Preservation of the sites, which include about 30,000 items comprising Buddha statues and pagodas, rock carvings and paintings dating from around 4,000 B.C. to the 10th century A.D., is a top priority as some of the murals have already been destroyed by the dam project. Experts believe there are also numerous cultural assets that haven’t even been identified yet.
In cooperation with Pakistan’s Hazara University, the group will use global positioning systems to record the locations of the cultural assets and document and survey the sites. The center in Tokyo will provide other assistance, such as data analysis.
While Pakistan is an Islamic nation, there are many enthusiastic scholars of Buddhist art.
“The Buddhism that was first introduced to Japan came from this region,” said Noguchi. “It is meaningful for us as Japanese to be involved in this.”
Congratulations to Gillian Slee, Harvard College ’16, and Sara Melissa Theiss, Harvard College ’15, who were chosen by SAI as winners for the Office of International Education’s Annual International Photo Contest. Each year, undergraduates submit photos from their summer travels around the world, whether from study programs, grants, or internships, and SAI selects winners for photos from South Asia.
First Place: “Jeweled Intensity” by Gillian Slee, Harvard College ’16, taken in Jaipur, India
Runner up: “Woman Making Pot of Food” by Sara Melissa Theiss, Harvard College ’15, taken in Sitapur, India
To present the greatest literary works of India from the past two millennia to the largest readership in the world is the mission of the Murty Classical Library of India. The series aims to reintroduce these works, a part of world literature’s treasured heritage, to a new generation.
Translated into English by world-class scholars, reflecting the highest standards of contemporary book design, and featuring elegant, newly commissioned typefaces, these volumes are a modern invitation to diverse pre-modern literary worlds in languages such as Bangla, Hindi, Kannada, Marathi, Pali, Panjabi, Persian, Sanskrit, Sindhi, Tamil, Telugu, and Urdu. The series will provide English translations of classical works alongside the Indic originals in the appropriate regional script. New books will be added to the series annually.
This series is supported by a generous gift from Rohan Narayana Murty, computer scientist and true friend of the Indian classics.
The following is a list of works that have been printed so far:
The poetry of Bullhe Shah, which drew upon Sufi mysticism, is considered one of the glories of premodern Panjabi literature. His lyrics, famous for their vivid style and outspoken denunciation of artificial religious divisions, have been held in affection by Hindus, Muslims, and Sikhs, and continue to win audiences today across national boundaries.
The History of Akbar, Volume 1
Thackston, Wheeler M.
The History of Akbar, by Abu’l-Fazl, is one of the most important works of Indo-Persian history and a touchstone of prose artistry. It is at once a biography of the Mughal emperor Akbar that includes descriptions of his political and martial feats and cultural achievements, and a chronicle of sixteenth-century India.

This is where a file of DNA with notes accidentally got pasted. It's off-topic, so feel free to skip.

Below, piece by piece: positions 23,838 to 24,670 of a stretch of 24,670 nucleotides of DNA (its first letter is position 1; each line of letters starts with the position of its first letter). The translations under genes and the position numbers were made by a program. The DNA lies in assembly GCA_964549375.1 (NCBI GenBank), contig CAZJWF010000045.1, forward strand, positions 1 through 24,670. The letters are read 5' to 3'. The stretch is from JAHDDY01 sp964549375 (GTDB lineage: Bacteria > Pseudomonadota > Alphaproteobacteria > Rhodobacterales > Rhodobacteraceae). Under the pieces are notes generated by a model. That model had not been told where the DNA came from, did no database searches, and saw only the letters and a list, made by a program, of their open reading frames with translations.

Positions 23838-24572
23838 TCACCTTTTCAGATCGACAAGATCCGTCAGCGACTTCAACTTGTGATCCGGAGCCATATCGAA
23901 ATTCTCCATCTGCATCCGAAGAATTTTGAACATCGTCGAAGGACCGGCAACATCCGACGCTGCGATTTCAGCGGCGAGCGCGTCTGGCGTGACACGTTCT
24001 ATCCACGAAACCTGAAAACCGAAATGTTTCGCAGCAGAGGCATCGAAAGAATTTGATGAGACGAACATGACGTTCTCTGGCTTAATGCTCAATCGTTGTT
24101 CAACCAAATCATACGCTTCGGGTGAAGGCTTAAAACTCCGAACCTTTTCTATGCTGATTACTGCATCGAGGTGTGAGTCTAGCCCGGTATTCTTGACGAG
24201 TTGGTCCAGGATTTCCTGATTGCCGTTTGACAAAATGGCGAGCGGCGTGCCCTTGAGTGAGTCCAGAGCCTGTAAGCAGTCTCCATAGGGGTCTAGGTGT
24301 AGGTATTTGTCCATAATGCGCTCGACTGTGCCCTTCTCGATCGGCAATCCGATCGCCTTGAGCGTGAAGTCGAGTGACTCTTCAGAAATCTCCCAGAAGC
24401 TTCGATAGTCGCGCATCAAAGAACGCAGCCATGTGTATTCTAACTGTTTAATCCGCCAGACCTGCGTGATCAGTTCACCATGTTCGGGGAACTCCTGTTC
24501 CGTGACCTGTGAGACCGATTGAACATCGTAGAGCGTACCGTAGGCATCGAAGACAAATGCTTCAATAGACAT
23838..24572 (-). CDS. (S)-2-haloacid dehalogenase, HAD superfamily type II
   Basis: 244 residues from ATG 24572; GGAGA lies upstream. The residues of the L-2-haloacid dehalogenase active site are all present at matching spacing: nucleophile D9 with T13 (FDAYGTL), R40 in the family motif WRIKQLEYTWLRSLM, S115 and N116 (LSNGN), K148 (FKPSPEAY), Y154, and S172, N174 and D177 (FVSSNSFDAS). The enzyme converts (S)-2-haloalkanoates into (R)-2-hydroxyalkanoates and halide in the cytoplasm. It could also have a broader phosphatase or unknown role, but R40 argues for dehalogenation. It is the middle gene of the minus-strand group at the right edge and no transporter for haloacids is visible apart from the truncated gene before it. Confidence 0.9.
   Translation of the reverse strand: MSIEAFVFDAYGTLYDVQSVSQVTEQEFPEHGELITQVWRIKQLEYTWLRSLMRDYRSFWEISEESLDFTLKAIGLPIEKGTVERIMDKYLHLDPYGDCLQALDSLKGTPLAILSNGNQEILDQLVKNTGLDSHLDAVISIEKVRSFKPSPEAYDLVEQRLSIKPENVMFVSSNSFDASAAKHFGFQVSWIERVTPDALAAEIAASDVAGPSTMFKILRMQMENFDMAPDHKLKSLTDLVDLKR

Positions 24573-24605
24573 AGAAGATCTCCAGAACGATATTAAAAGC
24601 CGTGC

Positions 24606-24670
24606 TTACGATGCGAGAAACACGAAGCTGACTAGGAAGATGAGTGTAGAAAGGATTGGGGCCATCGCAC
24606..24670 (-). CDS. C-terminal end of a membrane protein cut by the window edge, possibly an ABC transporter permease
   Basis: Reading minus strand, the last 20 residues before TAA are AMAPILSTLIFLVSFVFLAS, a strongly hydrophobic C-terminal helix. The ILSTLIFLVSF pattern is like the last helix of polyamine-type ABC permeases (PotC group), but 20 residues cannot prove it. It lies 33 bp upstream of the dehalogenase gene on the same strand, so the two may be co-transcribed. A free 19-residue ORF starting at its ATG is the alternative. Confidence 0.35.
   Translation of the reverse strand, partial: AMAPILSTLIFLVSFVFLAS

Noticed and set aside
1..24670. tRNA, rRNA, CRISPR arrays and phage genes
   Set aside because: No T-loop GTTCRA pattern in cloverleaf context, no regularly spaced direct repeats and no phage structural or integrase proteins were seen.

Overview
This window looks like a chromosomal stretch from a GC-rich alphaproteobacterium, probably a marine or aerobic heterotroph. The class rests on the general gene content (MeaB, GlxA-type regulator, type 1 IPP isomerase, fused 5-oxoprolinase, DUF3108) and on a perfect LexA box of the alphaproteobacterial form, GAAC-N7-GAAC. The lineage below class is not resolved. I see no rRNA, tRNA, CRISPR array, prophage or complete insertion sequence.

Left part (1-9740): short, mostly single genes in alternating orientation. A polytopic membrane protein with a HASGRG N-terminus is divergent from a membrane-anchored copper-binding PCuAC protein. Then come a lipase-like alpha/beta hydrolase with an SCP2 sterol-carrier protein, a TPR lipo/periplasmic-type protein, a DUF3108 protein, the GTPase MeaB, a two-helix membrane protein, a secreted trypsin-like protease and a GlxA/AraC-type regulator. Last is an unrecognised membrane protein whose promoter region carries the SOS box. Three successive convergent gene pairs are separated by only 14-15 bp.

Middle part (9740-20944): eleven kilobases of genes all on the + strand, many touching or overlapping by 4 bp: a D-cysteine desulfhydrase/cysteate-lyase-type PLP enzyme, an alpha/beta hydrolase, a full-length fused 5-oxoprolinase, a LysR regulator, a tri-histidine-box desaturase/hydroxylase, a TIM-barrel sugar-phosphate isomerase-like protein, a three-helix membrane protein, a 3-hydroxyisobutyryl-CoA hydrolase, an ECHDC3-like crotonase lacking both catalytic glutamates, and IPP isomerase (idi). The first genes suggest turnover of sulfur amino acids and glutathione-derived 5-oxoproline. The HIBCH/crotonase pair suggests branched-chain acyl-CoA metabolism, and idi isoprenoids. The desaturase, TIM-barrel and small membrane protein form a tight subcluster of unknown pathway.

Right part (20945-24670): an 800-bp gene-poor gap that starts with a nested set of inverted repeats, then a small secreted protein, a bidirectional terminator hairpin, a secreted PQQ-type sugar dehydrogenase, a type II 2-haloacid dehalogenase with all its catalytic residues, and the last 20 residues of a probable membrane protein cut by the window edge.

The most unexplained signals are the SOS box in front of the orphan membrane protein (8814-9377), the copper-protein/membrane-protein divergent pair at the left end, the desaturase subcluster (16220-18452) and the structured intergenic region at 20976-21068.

Therigatha: Poems of the First Buddhist Women
Therīgāthā is a poetry anthology in the Pali language by and about the first Buddhist women. The poems they left behind are arguably among the most ancient examples of women’s writing in the world and are unmatched for their quality of personal expression and the extraordinary insight they offer into women’s lives in the ancient Indian past.
The Story of Manu
Narayana Rao, Velcheru
The Story of Manu, by sixteenth-century poet Allasani Peddana, is the definitive literary monument of Telugu civilization and a powerful embodiment of the culture of Vijayanagara, the last of the great premodern south Indian states. It describes kingship and its exigencies at the time of Krishnadevaraya, Peddana’s close friend and patron.
Sur’s Ocean: Poems from the Early Tradition
Bryant, Kenneth E.
Hawley, John Stratton
Surdas, regarded as the epitome of artistry in Old Hindi religious poetry from the end of the sixteenth century to the present, refashioned the narrative of Krishna and his lover Radha into elegant, approachable lyrics. His popularity led to the proliferation, through an energetic oral tradition, of poems ascribed to him, the Sūrsāgar.
Read press coverage:
VIDEO: General Editor, Sheldon Pullock, speaks to Livemint
Livemint, Jan. 23, 2015
How to Design an Indian Classic
The New York Times, January. 8, 2015
The modern revivalists
Livemint, Jan. 24, 2015
Library of masterworks of Indian literature launched
Business Standard, January 15, 2015
New venture makes Indian literary classics accessible
The Times of India, January 16, 2015
First shelf filled in Murty Classical Library of India
The Higher Education, January 22, 2015
Where poetry meets math
The Hindu, January 22, 2015
The Books of Civilisation
Open Magazine, January 16, 2015
Narayana Murthy’s son Rohan Murty to take Indian lit classics global
The Financial Express, January 13, 2015
The Fifth Metro: Found in translation
The Indian Express, January 12, 2015
The Diplomat, December 12, 2014
This interview was originally published on Livemint.com.